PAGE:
A1: N-RN.B Use properties of rational and irrational numbers.
A1: N-RN.B.3 Explain why the sum or product of two rational numbers is rational; that the sum of a rational number and an irrational number is irrational; and that the product of a nonzero rational number and an irrational number is irrational.
A1: N-Q.A Reason quantitatively and use units to solve problems.
A1: N-Q.A.1 Use units as a way to understand problems and to guide the solution of multi-step problems; choose and interpret units consistently in formulas; choose and interpret the scale and the origin in graphs and data displays.
A1: A-APR Arithmetic with Polynomials and Rational Expressions
A1: A-APR.A Perform arithmetic operations on polynomials.
A1: A-APR.A.1 Understand that polynomials form a system analogous to the integers, namely, they are closed under the operations of addition, subtraction, and multiplication; add, subtract, and multiply polynomials.
A1: A-REI Reasoning with Equations and Inequalities
A1: A-REI.A Understand solving equations as a process of reasoning and explain the reasoning.
A1: A-REI.A.1 Explain each step in solving a simple equation as following from the equality of numbers asserted at the previous step, starting from the assumption that the original equation has a solution. Construct a viable argument to justify a solution method.
A1: A-REI.B.4 Solve quadratic equations in one variable.
A1: A-REI.B.4a Use the method of completing the square to transform any quadratic equation in x into an equation of the form (x – p)² = q that has the same solutions. Derive the quadratic formula from this form.
A1: A-REI.B.4b Solve quadratic equations by inspection (e.g., for x² = 49), taking square roots, completing the square, the quadratic formula, and factoring, as appropriate to the initial form of the equation. Recognize when the quadratic formula gives complex solutions and write them as "no real solution."
A1: A-REI.D.11 Explain why the x-coordinates of the points where the graphs of the equations y = f(x) and y = g(x) intersect are the solutions of the equation f(x) = g(x); find the solutions approximately, e.g., using technology to graph the functions, make tables of values, or find successive approximations. Include cases where f(x) and/or g(x) are linear, polynomial, rational, piecewise linear (to include absolute value), and exponential functions.
A1: A-REI.D.12 Graph the solutions to a linear inequality in two variables as a half-plane (excluding the boundary in the case of a strict inequality), and graph the solution set to a system of linear inequalities in two variables as the intersection of the corresponding half-planes.
A1: F-IF.A Understand the concept of a function and use function notation.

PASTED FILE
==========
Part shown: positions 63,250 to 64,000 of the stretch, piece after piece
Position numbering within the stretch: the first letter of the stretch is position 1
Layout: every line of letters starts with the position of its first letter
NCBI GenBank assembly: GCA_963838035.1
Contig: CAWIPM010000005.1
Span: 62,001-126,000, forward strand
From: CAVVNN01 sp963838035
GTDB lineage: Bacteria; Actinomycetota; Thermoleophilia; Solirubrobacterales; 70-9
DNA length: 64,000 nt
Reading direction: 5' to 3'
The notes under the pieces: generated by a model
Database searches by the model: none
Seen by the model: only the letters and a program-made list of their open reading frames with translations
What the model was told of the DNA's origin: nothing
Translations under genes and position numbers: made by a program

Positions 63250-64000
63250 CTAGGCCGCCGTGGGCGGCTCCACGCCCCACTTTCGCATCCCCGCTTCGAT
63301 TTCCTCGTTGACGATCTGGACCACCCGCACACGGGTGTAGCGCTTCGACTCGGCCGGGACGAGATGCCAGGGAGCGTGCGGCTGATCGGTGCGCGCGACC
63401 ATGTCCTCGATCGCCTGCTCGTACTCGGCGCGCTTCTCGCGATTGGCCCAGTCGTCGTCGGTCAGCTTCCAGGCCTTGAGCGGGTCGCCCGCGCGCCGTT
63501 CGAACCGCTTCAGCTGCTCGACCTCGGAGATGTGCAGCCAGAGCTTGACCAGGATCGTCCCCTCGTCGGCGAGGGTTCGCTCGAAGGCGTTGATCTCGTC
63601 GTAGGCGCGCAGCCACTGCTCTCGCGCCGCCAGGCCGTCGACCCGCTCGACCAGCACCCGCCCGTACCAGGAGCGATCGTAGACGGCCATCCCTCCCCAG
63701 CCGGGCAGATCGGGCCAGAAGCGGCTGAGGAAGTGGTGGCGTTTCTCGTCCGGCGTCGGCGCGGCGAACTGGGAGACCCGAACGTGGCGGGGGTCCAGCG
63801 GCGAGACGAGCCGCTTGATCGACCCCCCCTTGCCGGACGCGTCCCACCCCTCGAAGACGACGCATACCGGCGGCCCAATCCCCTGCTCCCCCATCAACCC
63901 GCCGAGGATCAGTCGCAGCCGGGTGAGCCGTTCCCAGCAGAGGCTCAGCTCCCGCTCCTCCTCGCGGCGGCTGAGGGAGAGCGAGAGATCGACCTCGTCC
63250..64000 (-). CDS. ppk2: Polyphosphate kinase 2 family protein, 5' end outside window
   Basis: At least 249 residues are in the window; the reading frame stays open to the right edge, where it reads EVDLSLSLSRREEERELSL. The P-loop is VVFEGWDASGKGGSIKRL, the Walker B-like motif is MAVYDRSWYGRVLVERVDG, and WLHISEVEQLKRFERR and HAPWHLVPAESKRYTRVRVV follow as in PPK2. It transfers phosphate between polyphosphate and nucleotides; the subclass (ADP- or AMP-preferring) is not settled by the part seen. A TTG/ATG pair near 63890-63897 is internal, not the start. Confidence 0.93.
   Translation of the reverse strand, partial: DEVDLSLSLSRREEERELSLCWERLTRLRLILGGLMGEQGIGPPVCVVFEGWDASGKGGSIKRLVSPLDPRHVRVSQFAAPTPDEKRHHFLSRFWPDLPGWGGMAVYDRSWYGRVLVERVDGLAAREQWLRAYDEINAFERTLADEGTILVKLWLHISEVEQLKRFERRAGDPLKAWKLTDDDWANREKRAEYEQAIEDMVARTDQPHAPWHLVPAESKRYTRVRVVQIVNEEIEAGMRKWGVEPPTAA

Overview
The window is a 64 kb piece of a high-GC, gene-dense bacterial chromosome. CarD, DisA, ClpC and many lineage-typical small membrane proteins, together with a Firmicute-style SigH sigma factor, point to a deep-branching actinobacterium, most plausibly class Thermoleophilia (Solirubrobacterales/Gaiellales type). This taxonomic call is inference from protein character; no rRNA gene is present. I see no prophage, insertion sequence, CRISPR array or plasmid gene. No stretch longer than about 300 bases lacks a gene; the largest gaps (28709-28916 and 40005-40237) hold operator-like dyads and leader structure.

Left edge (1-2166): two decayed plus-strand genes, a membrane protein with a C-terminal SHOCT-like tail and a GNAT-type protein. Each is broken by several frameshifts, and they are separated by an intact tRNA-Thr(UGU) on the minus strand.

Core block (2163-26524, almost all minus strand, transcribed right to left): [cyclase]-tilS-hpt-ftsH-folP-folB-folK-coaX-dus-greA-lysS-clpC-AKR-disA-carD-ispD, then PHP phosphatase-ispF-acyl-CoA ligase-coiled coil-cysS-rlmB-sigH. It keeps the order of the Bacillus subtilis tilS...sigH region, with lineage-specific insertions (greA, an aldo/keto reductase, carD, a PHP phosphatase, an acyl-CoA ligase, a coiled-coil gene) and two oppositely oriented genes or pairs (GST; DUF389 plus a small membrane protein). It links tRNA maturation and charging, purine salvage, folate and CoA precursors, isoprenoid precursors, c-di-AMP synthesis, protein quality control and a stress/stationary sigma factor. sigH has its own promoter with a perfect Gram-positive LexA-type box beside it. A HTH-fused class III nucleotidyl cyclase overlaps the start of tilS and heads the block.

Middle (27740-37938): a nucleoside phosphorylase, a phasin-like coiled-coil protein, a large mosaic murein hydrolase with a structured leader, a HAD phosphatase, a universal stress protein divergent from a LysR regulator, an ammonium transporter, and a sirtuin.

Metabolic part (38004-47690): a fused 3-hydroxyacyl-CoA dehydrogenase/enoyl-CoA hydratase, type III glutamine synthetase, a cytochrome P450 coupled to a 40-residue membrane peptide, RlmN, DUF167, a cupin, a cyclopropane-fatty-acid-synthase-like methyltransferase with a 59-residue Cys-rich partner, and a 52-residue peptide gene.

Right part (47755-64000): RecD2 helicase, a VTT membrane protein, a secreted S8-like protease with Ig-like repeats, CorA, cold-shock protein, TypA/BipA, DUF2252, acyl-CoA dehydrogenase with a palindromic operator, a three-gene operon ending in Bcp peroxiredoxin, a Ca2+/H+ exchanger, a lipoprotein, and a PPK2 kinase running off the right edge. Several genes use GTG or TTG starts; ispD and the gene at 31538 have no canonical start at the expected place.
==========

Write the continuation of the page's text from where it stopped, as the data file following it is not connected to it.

A1: F-IF.A.1 Understand that a function from one set (called the domain) to another set (called the range) assigns to each element of the domain exactly one element of the range. If f is a function and x is an element of its domain, then f(x) denotes the output of f corresponding to the input x. The graph of f is the graph of the equation y = f(x).
A1: F-IF.B Interpret functions that arise in applications in terms of the context.
A1: F-IF.B.4 For linear, piecewise linear (to include absolute value), quadratic, and exponential functions that model a relationship between two quantities, interpret key features of graphs and tables in terms of the quantities, and sketch graphs showing key features given a verbal description of the relationship. Key features include: intercepts; intervals where the function is increasing, decreasing, positive, or negative; relative maximums and minimums; symmetries; and end behavior.
A1: F-IF.B.6 Calculate and interpret the average rate of change of a linear, quadratic, piecewise linear (to include absolute value), and exponential function (presented symbolically or as a table) over a specified interval. Estimate the rate of change from a graph.
A1: F-IF.C.9 Compare properties of two functions (linear, quadratic, piecewise linear [to include absolute value] or exponential) each represented in a different way (algebraically, graphically, numerically in tables, or by verbal descriptions).
A1: F-BF.B Build new functions from existing functions.
A1: F-BF.B.3 Identify the effect on the graph of replacing f(x) by f(x) + k, kf(x), f(kx), and f(x + k) for specific values of k (both positive and negative). Without technology, find the value of k given the graphs of linear and quadratic functions. With technology, experiment with cases and illustrate an explanation of the effects on the graphs that include cases where f(x) is a linear, quadratic, piecewise linear (to include absolute value), or exponential function.
A1: F-LE.A.2 Construct linear and exponential functions, including arithmetic and geometric sequences, given a graph, a description of a relationship, or two input-output pairs (include reading these from a table).
A1: S-ID.B Summarize, represent, and interpret data on two categorical and quantitative variables.
A1: S-ID.B.5 Summarize categorical data for two categories in two-way frequency tables. Interpret relative frequencies in the context of the data (including joint, marginal, and conditional relative frequencies). Recognize possible associations and trends in the data.
A1: S-ID.B.6 Represent data on two quantitative variables on a scatter plot, and describe how the variables are related.
A1: S-ID.B.6a Fit a function to the data; use functions fitted to data to solve problems in the context of the data.